We participated in the nostalgic tour by The Singapore Memory Project (SMP), a nation-wide movement to capture and document precious moments and memories of Singapore. In the two-hour tour, we took a stroll down the memory lane of Singapore to visit some of the places which will definitely bring back your memories of yesteryears.
Located right at the heart of Raffles Place is the “Playsets of the Yesteryears” by National Parks Board. It features a variety of swings, see-saws and merry-go-round to relive the childhood memories of playing in a sandpit playground.
Next up is Albert Centre. Albert Centre was one of the residential/commercial complexes used to house the residents and traders in the city because of urban redevelopment in the 80s. Besides the famous hawker center, there is a wet market. Wet market has been an important source of fresh food, such as fishes, meats, fruits and vegetables since the olden days, an important social space for the community to interact with one another. However, wet markets are now slowly being replaced by supermarkets as the place to go for daily necessities and food.
Bras Basah Complex is a popular place where you can find a wide range of books such as reference books, children books, novels, magazines, used books, comics and textbooks. There are also shops selling watches, stationery, sports equipment (badminton racquets, shuttlecocks, table-tennis bats, etc.), handicrafts, gifts as well as photography studios.
Next up is Esplanade Park, where the old Satay Club was located from 1971 to 1995. Stalls were set up at night by hawkers selling food and snacks, toys, balloons and even snake charmers. It was a popular place for family outings to enjoy the sea breeze (the original shoreline ran along the park) while having a nice meal for dinner or supper. Nowadays, land reclamation has moved the shoreline. Today, the ornate Victorian Tan Kim Seng fountain stands at the Esplanade Park. It is one of the two ornate fountains in Singapore (the other is at the Raffles Hotel).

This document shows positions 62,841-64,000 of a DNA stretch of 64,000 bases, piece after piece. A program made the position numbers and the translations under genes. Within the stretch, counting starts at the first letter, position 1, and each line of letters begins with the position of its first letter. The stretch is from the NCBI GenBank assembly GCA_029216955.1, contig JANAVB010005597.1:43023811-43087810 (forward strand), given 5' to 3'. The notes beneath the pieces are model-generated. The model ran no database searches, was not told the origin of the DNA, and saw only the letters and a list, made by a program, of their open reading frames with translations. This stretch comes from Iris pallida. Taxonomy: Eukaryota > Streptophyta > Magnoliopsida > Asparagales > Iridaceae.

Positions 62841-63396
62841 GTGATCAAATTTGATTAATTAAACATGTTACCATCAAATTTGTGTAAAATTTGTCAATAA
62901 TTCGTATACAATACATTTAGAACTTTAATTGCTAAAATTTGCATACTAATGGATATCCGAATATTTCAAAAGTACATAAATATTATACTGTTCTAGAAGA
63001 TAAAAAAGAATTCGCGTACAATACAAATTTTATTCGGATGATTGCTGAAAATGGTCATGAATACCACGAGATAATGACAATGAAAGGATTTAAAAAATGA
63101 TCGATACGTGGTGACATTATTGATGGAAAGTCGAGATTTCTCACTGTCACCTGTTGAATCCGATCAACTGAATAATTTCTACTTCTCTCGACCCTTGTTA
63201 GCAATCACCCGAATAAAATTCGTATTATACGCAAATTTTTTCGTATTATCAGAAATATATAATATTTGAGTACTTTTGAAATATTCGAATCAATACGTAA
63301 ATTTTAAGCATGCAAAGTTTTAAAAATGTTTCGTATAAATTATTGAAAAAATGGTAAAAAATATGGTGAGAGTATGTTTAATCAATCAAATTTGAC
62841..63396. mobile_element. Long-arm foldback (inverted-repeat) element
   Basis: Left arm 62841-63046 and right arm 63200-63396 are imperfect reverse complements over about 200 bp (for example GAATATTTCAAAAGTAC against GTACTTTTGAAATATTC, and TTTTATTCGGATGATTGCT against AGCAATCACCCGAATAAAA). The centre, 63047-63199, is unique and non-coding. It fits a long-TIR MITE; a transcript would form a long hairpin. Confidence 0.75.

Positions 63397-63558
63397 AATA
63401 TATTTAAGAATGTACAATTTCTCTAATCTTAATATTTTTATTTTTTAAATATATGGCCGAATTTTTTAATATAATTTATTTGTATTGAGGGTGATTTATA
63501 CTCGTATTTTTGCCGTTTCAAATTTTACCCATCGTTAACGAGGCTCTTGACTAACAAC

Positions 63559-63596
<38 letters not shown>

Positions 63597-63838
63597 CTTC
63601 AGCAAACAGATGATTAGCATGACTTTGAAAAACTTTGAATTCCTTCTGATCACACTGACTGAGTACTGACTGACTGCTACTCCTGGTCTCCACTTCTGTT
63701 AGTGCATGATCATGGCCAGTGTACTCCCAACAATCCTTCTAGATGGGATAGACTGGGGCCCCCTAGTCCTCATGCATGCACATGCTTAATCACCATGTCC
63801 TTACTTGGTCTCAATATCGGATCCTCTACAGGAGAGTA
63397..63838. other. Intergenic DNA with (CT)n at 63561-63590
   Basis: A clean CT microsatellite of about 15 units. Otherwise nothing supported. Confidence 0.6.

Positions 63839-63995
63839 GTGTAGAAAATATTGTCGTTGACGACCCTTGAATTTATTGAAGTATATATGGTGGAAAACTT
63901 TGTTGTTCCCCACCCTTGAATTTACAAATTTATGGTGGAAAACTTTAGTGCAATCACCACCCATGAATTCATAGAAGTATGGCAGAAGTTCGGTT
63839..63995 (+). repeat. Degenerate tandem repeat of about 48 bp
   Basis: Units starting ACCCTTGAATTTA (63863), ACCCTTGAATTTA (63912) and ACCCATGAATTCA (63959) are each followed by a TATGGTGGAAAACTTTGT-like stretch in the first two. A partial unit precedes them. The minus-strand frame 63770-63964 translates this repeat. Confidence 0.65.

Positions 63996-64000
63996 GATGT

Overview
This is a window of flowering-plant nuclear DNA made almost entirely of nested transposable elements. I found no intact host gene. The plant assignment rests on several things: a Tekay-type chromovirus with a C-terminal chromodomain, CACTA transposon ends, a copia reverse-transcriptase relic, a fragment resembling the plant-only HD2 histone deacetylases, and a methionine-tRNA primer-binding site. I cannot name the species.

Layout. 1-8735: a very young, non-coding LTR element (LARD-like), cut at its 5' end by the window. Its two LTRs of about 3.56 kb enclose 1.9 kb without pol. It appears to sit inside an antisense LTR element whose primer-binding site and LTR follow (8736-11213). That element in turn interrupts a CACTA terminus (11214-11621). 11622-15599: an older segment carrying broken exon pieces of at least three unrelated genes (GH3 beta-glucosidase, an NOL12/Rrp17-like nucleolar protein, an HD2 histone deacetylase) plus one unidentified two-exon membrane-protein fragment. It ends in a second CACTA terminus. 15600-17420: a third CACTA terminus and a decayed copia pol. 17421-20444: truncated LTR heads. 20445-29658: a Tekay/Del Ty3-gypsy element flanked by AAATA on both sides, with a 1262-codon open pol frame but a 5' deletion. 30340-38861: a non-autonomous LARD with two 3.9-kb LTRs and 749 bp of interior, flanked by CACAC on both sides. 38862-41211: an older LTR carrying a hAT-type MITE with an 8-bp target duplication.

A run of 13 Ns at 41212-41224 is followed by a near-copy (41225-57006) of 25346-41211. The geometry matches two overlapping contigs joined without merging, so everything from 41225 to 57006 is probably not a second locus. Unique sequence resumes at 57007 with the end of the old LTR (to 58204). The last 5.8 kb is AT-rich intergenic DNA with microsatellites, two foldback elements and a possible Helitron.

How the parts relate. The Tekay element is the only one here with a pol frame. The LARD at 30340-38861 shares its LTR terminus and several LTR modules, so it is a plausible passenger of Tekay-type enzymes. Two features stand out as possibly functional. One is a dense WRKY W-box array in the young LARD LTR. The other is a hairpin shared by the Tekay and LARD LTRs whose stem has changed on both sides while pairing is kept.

Visiting the Children Little Museum at Bussorrah Street is a nice reminiscent of our childhood. Located in Kampong Glam, the privately owned Children Little Museum is a treasure trove of our old childhood toys commonly played in the 1970s. But don’t be misled by the name, it showcases many antiques and collectible items. They also conduct DIY Toy Workshop to learn to make toys like kites, chapteh, wooden guns and flying wheels. The admission to the Museum is a small token of $2 to the owners.
The last stop of the nostalgic tour was lunch at Seow Choon Hua Restaurant, famous for Fuzhou fish balls. Other specialties include the red wine chicken mee and Foo Chow lor mee. The Foo Chows are famous for their rou yuan. Fish paste is used for hee kiow skin and pork for rou yuan. The meat wrapper is known as yan pi (literally translated as ‘swallow’ skin); yan jiao (dumpling) is finely chopped pork meat wrapped in yan pi.
You can play your part in the Singapore Memory Project.
a) Sharing memories at the SingaporeMemory.SG web.
b) Downloading the free SG Memory iOS application from the iTunes app store.
It’s a portal to deposit your memories and stories in the form of texts, audios, videos or images. Selected memories will be further developed into creative audio-visual presentations by specialists and presented on the same portal.
As part of the Singapore Memory Project, “My Home, My Library” by National Library Board is also holding exhibitions at the public libraries island-wide, featuring memories from residents who are living in the neighbourhood. You can visit the exhibitions from now until 29 April 2013.
Win the lucky draw prize of $200 shopping vouchers in the snap and share contest. Simply snap photos of anything related to the exhibition at the exhibition and post the photos to your Instagram or Twitter with the #sgmemory hashtag. The most retweeted tweet will win a prize of $50 in shopping vouchers
Last but not least, you are strongly encouraged to use the #sgmemory hashtag to share anything and everything Singapore-related memories so as to build a gallary of images for the future generations.